Sound: What Is It … More Importantly, Weighted Scales of Frequencies

We’ve blogged about sound and what exactly it is before, see the link. Understanding that sound is vibration traveling through the air which it is utilizing as an elastic medium.  Well, rather than me continue to write this out, I found a great video to share that is written in song to better recap how sound is created.

Now that we have that recap and understand better what sound is let’s dig a little deeper to better understand why some sounds may appear louder to a person when they may not appear different on a sound scale that is shown by something like a Digital Sound Level Meter.

Loudness is how a person perceives sound and this is correlated to the sound pressure of the frequency of the sound in question.  The loudness is broken into three different weighing scales that are internationally standardized. Each of these scales, A, C, and Z apply a weight to different frequency levels.

  1. The most commonly observed scale here in the USA is the A scale. A is the OSHA selected scale for industrial environments and discriminates against low frequencies greatly.
  2. Z is the zero weighting scale to keep all frequencies equal, this scale was introduced in 2003 as the international standard.
  3. C scale does not attenuate these lower frequencies as they are carrying the ability to cause vibrations within structures or buildings and carry their own set of risks.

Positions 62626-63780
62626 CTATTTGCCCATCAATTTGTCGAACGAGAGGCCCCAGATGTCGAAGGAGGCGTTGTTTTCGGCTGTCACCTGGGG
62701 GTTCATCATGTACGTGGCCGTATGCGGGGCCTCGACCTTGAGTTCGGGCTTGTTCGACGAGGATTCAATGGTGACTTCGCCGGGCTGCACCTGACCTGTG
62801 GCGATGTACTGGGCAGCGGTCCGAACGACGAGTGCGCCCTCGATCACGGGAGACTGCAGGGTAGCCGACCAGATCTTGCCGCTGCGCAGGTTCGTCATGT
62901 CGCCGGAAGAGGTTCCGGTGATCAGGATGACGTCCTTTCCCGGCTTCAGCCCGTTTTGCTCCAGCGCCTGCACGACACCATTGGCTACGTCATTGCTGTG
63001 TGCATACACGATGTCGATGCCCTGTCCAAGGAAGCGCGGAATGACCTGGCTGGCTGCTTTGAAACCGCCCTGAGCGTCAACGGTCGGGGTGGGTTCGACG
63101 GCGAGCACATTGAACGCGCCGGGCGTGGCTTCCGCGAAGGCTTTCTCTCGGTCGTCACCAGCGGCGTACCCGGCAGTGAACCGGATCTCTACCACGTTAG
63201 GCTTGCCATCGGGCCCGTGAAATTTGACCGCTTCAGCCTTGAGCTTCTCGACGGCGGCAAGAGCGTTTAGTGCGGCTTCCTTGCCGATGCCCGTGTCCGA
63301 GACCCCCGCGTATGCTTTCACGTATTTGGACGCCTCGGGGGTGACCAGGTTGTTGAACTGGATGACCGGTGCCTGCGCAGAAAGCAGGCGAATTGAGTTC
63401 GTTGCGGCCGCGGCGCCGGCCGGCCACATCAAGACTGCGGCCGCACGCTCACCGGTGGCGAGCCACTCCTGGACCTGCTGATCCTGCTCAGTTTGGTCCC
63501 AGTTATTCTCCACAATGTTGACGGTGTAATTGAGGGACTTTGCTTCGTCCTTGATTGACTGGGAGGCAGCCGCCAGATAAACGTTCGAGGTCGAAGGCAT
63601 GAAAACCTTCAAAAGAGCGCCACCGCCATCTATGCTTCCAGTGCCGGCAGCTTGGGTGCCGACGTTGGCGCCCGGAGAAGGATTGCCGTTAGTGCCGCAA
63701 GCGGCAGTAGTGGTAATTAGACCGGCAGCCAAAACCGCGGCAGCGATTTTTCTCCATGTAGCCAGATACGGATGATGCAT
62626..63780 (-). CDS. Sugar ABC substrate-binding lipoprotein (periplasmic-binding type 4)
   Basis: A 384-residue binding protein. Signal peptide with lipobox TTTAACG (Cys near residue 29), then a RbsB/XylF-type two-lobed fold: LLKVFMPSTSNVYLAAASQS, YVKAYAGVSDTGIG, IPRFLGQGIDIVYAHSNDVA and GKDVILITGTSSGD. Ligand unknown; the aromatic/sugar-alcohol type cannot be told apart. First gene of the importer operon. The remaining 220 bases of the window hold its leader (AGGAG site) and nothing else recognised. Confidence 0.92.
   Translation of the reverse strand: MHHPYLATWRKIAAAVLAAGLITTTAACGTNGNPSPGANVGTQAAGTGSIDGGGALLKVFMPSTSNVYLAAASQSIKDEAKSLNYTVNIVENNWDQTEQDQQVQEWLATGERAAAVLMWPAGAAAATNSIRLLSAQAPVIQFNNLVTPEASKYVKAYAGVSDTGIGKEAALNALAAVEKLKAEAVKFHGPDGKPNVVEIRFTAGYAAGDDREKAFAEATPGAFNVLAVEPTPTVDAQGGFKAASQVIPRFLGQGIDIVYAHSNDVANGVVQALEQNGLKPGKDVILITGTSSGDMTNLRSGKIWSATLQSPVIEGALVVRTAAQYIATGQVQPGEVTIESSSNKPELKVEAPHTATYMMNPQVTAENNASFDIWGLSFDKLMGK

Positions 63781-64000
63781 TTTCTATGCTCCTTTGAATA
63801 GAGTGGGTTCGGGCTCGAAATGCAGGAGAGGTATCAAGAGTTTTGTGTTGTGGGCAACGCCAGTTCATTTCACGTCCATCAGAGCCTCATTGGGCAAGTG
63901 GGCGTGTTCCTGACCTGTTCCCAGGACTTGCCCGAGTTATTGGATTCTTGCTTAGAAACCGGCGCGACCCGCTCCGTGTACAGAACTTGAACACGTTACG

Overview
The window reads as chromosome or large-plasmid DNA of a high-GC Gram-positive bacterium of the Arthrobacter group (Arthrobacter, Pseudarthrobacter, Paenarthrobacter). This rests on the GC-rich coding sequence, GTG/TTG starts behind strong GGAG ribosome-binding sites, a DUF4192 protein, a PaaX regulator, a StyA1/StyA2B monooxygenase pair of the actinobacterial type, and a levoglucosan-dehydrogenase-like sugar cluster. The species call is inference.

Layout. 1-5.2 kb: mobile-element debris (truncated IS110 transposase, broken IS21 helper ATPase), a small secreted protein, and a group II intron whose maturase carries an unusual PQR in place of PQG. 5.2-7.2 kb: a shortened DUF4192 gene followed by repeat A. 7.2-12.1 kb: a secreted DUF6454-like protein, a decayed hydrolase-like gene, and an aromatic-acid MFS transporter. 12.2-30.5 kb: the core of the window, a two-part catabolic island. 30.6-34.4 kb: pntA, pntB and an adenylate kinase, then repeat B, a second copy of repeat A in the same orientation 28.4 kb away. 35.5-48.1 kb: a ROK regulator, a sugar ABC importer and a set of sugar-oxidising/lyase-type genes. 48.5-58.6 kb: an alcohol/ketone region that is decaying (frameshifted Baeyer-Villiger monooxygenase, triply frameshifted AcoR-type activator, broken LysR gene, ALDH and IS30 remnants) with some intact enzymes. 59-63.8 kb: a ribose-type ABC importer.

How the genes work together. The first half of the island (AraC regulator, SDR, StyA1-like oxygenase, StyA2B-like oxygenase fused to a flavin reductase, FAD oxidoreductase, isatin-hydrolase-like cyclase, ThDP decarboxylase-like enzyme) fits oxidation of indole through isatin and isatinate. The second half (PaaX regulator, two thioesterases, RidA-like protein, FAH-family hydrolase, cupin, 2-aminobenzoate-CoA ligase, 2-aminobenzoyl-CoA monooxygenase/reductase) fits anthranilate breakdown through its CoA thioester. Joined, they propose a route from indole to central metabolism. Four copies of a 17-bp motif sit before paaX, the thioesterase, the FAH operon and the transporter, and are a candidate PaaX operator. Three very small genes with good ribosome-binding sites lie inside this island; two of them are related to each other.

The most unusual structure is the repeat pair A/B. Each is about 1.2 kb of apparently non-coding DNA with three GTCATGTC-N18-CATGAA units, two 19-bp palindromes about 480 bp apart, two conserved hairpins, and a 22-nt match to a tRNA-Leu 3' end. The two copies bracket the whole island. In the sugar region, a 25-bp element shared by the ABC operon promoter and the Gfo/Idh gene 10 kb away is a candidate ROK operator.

To further the explanation on the A-weighted scale, the range of frequencies correlates to the common human hearing spectrum which is 20 Hz to 20kHz. This is the range of frequencies that are most harmful to a person’s hearing and thus were adopted by OSHA. The OSHA standard, 29 CFR 191.95(a), that corresponds to noise level exposure permissible can be read about here on our blog as well.

When using a handy tool such as the Digital Sound Level Meter to measure sound levels you will select whether to use the dBA or dBC scale.  This is the decibel reading according to the scale selected. Again, for here in the USA you would want to focus your measurements on the dBA scale. It is suggested to use this tool at a 3′ distance or at the known distance an operator’s ears would be from the noise generation point.

Many of EXAIR’s engineered compressed air products have the ability to decrease sound levels in your plant. If you would like to discuss how to best reduce sound levels being produced within your facility, please contact us.